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Octave Crémazie was poor. Aside from pots and crockery, he had no property the socialists could nationalize. He was employed, nominally, as a sales agent for a bookseller that barely stayed afloat during the siege. While some mail was leaving Paris via hot-air balloons, no mail was coming in, therefore Crémazie’s brothers had no way to send him money. He had to borrow from local acquaintances (we don’t know who all) to survive day to day. His grip on the petit bourgeois rung on the ladder of life was precarious, which probably gave him all the more motive to denounce proletarian mutiny. Crémazie, by the way, liked to suppose he had the bearing of a retired military officer — a fancy that was based on the come-ons of Paris coachmen, as in: “You desire a lift today, mon capitaine?”
Crémazie wanted the government to reverse its vaunted policy of freedom of the press which led directly, he felt, to the obscene caricatures of the ex-imperial family now being hawked on every street corner. The ex-empress Eugenie — a saint in Crémazie’s opinion — was illustrated in naked, lewd postures. Scruffy vendors, the dregs of humanity, and even their kids, cried out, “Read all about the empress’s lovers, her orgies! Ten cents!” Crémazie was outraged. He returned to the topic several times.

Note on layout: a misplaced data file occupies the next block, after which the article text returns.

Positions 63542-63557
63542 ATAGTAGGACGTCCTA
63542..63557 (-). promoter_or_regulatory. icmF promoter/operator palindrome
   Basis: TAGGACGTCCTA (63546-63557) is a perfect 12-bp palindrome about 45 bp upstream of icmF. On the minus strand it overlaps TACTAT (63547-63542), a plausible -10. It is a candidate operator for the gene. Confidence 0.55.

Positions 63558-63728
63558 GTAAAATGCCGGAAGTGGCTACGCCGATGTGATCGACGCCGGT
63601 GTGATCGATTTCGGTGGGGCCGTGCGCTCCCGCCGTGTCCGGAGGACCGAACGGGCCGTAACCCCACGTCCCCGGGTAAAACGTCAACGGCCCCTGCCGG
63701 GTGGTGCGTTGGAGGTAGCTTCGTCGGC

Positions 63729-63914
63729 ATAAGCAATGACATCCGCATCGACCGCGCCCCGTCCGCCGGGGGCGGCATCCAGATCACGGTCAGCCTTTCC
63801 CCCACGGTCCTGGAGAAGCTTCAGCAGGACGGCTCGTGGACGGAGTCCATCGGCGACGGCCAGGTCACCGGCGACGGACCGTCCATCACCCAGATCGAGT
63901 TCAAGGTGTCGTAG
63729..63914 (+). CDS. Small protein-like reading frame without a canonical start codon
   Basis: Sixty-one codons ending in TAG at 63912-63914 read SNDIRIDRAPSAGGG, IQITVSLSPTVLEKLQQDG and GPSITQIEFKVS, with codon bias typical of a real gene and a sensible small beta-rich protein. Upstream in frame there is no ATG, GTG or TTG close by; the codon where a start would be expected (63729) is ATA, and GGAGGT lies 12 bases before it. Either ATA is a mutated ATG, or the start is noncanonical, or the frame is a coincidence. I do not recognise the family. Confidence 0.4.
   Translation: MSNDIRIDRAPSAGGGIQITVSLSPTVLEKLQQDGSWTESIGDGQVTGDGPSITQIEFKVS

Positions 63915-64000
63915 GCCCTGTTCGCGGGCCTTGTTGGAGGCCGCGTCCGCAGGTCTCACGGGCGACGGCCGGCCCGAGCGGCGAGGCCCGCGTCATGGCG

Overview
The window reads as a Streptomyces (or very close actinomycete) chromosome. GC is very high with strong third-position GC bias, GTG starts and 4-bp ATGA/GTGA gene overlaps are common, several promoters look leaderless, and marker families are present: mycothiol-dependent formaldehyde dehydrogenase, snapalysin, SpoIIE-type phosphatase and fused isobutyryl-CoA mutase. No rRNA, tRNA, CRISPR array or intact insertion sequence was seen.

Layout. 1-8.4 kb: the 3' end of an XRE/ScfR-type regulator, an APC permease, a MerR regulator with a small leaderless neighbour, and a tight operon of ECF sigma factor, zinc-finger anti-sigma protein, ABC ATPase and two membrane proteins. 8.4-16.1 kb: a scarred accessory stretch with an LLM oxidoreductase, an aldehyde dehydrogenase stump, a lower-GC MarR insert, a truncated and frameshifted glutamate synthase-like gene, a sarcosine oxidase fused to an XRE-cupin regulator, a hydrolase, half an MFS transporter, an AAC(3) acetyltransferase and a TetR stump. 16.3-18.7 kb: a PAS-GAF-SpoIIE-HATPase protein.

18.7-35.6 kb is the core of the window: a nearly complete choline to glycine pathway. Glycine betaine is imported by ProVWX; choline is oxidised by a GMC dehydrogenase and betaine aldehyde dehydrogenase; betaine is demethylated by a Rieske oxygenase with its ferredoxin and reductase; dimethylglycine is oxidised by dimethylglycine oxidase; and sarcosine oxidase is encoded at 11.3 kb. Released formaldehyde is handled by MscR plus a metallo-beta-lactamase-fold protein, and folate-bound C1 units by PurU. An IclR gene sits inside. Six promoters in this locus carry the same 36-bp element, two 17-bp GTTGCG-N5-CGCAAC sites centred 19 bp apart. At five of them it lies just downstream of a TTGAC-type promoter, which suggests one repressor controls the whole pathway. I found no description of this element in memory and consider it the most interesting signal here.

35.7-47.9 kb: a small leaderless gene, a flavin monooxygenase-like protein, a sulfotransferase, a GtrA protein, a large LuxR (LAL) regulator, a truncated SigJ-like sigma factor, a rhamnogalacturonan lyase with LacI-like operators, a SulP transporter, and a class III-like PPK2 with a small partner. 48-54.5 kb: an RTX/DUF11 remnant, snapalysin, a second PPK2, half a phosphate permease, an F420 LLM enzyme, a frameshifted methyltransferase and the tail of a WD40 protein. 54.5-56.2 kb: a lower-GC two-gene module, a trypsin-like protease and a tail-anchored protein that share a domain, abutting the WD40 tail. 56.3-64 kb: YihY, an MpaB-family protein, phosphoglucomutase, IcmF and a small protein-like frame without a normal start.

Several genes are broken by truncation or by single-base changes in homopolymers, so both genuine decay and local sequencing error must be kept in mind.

By mid-October, seven weeks into the siege, he complained of how hard life was getting for people of low income. When he spoke about low income, he was implicitly pointing to himself. His own cost of food had already climbed 25%, he figured. To add to the general misery, it rained a lot that month:
It is really painful to see hundreds of poor women, working women and bourgeois women, forced to form queues at the doors of the municipal butchers. Several of these mothers of families fell sick from waiting five or six hours, their feet in the mud and their clothes drenched, for the meagre rations that the government accords each person.